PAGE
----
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Is there any computable function $f(n)$, which given any integer $n$ has been proven to return either $0$ or $1$ in finite time, and for which the statement "$f(1), f(2), f(3),\ldots$ contains arbitrarily large sequences of $0$'s" has been proved to be undecidable in PA or ZFC?

If not, is there any proof of the existence or non-existence of such a function?

Edit: Is there one which is also morally undecidable?

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What is meant by "morally undecidable"? – r.e.s. Oct 16 '11 at 14:30
up vote 4 down vote accepted

Let $G$ be a Gödel sentence (with intuitive meaning "I cannot be proved"), and take $$f(n)=\cases{0&\text{if }G\text{ has a proof with Gödel number }<n\\1&\text{otherwise}}$$

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Let $G(n)$ be the Goodstein sequence with first element $n$, and take $$f(n)=\cases{0&\text{if }0 \ \text{is an element of} \ G(n) \\1&\text{otherwise.}}$$

EDIT: ZFC proves the statement $\unicode{8220}f(n)=0\text{ for all }n\unicode{8221}$ and also proves that that statement cannot be proved in PA. However, this alone might not imply that PA can't prove the weaker statement $\unicode{8220}f(1),f(2),f(3),\ldots$ contains arbitrarily long sequences of $0\text{s}\unicode{8221}.$ Since I don't know whether PA can in fact prove the latter (weaker) statement, I'm unsure whether my above answer is correct after all.

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Do you mean: undefined otherwise, and we know that doesn't happen, and we were not asked that that prove is in PA? - I don't see how it could work otherwise. – Christian Sievers Jun 21 at 11:48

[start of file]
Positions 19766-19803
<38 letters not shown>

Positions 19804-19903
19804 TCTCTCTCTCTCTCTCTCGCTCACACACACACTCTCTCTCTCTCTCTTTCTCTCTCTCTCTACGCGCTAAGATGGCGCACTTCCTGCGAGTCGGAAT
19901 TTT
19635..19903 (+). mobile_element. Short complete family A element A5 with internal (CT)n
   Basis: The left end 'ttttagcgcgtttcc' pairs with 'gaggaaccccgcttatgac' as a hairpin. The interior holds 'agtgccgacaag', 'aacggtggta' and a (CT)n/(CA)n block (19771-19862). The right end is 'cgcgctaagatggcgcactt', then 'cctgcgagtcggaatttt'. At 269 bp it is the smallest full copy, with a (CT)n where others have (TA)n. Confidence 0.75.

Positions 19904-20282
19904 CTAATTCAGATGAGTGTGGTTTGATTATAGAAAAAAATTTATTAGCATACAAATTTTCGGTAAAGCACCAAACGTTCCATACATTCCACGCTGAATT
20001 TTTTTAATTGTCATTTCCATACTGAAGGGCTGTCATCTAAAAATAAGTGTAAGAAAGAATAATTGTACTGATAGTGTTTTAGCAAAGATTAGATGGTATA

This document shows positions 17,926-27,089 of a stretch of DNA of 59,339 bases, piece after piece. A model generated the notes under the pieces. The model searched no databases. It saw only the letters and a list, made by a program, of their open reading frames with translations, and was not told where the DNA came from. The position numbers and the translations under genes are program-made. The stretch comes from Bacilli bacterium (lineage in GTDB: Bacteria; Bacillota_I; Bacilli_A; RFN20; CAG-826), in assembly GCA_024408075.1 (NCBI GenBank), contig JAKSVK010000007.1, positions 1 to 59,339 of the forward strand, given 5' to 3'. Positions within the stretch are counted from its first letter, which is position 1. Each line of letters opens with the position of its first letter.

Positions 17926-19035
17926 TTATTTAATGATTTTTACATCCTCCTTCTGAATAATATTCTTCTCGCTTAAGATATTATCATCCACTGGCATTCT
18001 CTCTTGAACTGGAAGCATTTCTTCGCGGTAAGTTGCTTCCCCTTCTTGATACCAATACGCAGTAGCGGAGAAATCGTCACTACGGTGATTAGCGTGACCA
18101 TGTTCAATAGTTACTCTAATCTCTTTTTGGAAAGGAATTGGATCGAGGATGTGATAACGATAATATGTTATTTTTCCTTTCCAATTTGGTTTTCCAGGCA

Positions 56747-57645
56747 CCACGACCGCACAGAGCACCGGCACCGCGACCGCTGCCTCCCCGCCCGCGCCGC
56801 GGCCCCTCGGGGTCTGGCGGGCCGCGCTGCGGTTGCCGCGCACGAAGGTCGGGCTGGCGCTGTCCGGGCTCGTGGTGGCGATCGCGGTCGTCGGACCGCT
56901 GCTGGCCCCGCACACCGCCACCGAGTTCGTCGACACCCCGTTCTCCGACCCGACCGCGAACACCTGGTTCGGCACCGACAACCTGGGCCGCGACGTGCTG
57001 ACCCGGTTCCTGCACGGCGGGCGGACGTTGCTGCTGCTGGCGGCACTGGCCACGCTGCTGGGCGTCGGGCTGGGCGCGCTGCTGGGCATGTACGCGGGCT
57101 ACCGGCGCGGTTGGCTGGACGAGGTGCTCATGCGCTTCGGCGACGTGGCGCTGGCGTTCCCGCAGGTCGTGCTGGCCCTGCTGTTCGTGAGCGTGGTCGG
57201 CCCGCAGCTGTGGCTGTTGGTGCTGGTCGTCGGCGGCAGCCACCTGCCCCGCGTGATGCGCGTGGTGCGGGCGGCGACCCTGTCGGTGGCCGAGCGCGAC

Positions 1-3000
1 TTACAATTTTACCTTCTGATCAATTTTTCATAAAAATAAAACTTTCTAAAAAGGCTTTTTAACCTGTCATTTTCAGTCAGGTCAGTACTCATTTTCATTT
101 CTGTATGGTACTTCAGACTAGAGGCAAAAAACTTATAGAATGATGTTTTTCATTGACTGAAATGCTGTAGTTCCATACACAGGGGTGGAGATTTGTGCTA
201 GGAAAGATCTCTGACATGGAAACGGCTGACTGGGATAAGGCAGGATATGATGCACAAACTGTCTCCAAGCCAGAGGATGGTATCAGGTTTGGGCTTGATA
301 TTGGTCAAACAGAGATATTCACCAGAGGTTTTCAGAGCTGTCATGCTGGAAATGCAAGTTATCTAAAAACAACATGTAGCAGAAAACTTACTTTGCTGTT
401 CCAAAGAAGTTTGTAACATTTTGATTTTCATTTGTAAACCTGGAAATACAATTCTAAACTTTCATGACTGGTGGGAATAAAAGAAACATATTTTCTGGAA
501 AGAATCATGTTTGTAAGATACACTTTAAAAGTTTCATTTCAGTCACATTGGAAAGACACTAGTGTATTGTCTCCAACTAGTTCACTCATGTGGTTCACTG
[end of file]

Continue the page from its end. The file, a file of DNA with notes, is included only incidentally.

@ChristianSievers - I think you've noticed a flaw in my answer, and I don't see how making $f$ "undefined otherwise" will fix it (as the "otherwise" case seems irrelevant). Although PA can't prove "$f(n)=0$ for all $n$" (as ZFC can), that fact alone does not, of course, imply that PA can't prove the weaker statement "$f(1),f(2),f(3),\ldots$ contains arbitrarily long sequences of $0$s". (I don't know whether PA can prove the latter statement, so I'm not sure what I was thinking when I posted this answer.) – r.e.s. Jun 22 at 20:19
    
Without already using the proof that eventually 0 appears in the Goodstein series, I don't see how to show that your function is computable, while "undefined otherwise" is simple. I thought "arbitrarily long sequences of 0s" implied that all is zero, but that is indeed a different problem. – Christian Sievers Jun 23 at 0:23

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